Oracle: Separating Numbers and Letters
July 12, 2006
Another reason for performing a conversion may be that you have exhausted the original pool of possible account numbers or that your random alphanumeric string generation scheme has been generating duplicates. So whatever the reason, how would you go about salvaging actual numeric strings and identifying those which need to be converted? Here is an example to help clarify the situation.
Suppose you have the following account numbers: A12345, 009431, and 783652. By quick inspection, A12345 obviously needs to be converted because of the letter "A." The third account number is a "real" number, so nothing needs to be done with it. The second account number is a bit tricky. The characters, so to speak, are all numeric, but is 009431 a number you really want to keep given that most systems ignore leading zeroes? Moreover, if the new system has account numbers all the same length (six in this scenario), then 9431 fails to meet the minimum length. The end result is that the salvageable account numbers, which are truly numeric, must also be tested for length (or a minimum value).
What schemes are at your disposal to identify strings one way or the other? Math, translation, date functions, and regular expressions are but four ways to approach and solve this problem.
Approach 1: Using TRANSLATE
This isn't pretty, but it will identify a real number.
SELECT <column> FROM <table> WHERE length(<column>)- length( TRANSLATE(<column>, CHR(1)||TRANSLATE(<column>, CHR(1)||'1234567890', CHR(1) ), CHR(1) ) ) = 0;
If you want to test for a string, then use "> 0" instead of testing "= 0." I have inserted the three account numbers from before into a test table.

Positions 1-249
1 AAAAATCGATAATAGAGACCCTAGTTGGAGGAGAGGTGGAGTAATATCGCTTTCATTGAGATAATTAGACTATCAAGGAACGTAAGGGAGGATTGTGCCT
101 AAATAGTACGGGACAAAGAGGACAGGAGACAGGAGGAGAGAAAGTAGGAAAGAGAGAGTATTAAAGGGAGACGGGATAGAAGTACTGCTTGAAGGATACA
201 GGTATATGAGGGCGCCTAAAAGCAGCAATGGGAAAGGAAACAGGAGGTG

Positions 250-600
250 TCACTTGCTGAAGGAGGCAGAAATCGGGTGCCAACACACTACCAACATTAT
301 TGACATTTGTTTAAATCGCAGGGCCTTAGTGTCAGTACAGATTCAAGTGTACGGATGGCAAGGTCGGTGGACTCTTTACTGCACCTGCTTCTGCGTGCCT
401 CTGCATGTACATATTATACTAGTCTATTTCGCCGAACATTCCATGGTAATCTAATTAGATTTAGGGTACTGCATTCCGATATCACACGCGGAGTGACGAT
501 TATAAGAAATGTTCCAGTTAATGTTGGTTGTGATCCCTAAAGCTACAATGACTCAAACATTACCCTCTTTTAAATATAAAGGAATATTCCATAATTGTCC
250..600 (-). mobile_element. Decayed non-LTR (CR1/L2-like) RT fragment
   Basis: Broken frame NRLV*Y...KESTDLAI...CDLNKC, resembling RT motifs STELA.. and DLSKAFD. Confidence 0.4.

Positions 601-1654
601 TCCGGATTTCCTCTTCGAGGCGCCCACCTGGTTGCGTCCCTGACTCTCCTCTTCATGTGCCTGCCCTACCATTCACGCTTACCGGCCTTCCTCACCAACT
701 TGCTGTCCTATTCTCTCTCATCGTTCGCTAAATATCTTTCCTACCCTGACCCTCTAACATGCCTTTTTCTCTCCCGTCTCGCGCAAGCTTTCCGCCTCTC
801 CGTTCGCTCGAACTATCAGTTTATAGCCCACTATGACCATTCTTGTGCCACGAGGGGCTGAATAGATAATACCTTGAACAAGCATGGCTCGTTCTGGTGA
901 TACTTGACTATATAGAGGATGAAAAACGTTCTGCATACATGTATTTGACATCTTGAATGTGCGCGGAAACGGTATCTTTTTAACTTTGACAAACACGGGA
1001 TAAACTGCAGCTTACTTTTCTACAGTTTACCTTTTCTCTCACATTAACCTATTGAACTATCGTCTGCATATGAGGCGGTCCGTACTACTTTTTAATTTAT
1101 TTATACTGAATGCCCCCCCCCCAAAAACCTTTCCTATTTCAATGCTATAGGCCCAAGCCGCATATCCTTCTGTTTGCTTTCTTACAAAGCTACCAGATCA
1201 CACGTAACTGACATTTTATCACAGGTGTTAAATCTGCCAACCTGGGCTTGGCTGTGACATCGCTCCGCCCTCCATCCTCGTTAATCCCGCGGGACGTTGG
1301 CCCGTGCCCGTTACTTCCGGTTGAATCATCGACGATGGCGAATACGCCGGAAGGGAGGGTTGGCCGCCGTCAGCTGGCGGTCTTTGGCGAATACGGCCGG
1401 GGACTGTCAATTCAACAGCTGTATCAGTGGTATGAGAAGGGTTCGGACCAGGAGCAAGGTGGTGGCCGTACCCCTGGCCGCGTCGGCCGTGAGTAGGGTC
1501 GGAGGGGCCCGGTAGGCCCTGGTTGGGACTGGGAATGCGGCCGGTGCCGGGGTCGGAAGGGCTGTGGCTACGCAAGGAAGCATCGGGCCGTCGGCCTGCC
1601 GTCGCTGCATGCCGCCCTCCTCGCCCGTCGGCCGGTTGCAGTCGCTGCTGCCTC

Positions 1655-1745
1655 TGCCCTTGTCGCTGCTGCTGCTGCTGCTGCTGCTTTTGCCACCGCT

SQL> create table account_test 2 (acctnum varchar2(6)); Table created. SQL> insert into account_test values('A12345'); 1 row created. SQL> insert into account_test values('009341'); 1 row created. SQL> insert into account_test values(783652); 1 row created. SQL> commit; Commit complete.
Note that in the last insert statement, the account number was inserted without the single quotation marks, that is, it went in as a number, so how does Oracle view this now: number or varchar2 string?
SQL> SELECT acctnum "ACCTNUM" FROM account_test WHERE 2 length(acctnum)- 3 length(TRANSLATE(acctnum,CHR(1)||TRANSLATE(acctnum,CHR(1)||'1234567890', CHR(1)),CHR(1)))=0; ACCTNUM ------- 009341 783652
This approach, although the length/translate part looks cumbersome, has one distinct advantage in that the results will always be one way or the other. How do you account for the length of the number so that 009341 is filtered out? This leads to a math approach.
Approach 2: Using Math
Adding an extra "and length(acctnum/1)=6" or similar operation has the desired effect of filtering 009341. A distinct disadvantage of the math approach is that when using it by itself, you will run into an error situation when trying to divide A12345' by one.
SQL> select '009341'/1 from dual; '009341'/1 ---------- 9341 SQL> select 'A12345'/1 from dual; select 'A12345'/1 from dual * ERROR at line 1: ORA-01722: invalid number
The math approach is still valid if you account for the ORA-01722 error, and one way to do this is to use a nested PL/SQL block within another PL/SQL block so you can deal with the exception without exiting the main processing loop.
SQL> set serveroutput on SQL> declare 2 v_result number; 3 cursor c is 4 select acctnum 5 from account_test; 6 begin 7 for r in c loop 8 begin 9 select r.acctnum/1 into v_result from dual; 10 dbms_output.put_line(r.acctnum||' is a number'); 11 exception 12 when others then 13 dbms_output.put_line(r.acctnum||' is a NOT number'); 14 end; 15 end loop; 16 end; 17 / A12345 is a NOT number 009341 is a number 783652 is a number PL/SQL procedure successfully completed.
A slight modification to the select into v_result statement will perform the filtering operation from before, so 009341 will be flagged as not being a number (at least not in the sense of what we're looking for).
Using WHEN OTHERS has the undesired effect of masking other errors, so a better exception handling condition, that is, one which specifically catches "invalid number" conditions, would be ideal. Fortunately, there happens to be a built-in predefined handler named INVALID_NUMBER. If all you are familiar with is the OTHERS condition, you owe it to yourself to see what Oracle (specifically, PL/SQL) has to offer in its list of Predefined PL/SQL Exceptions.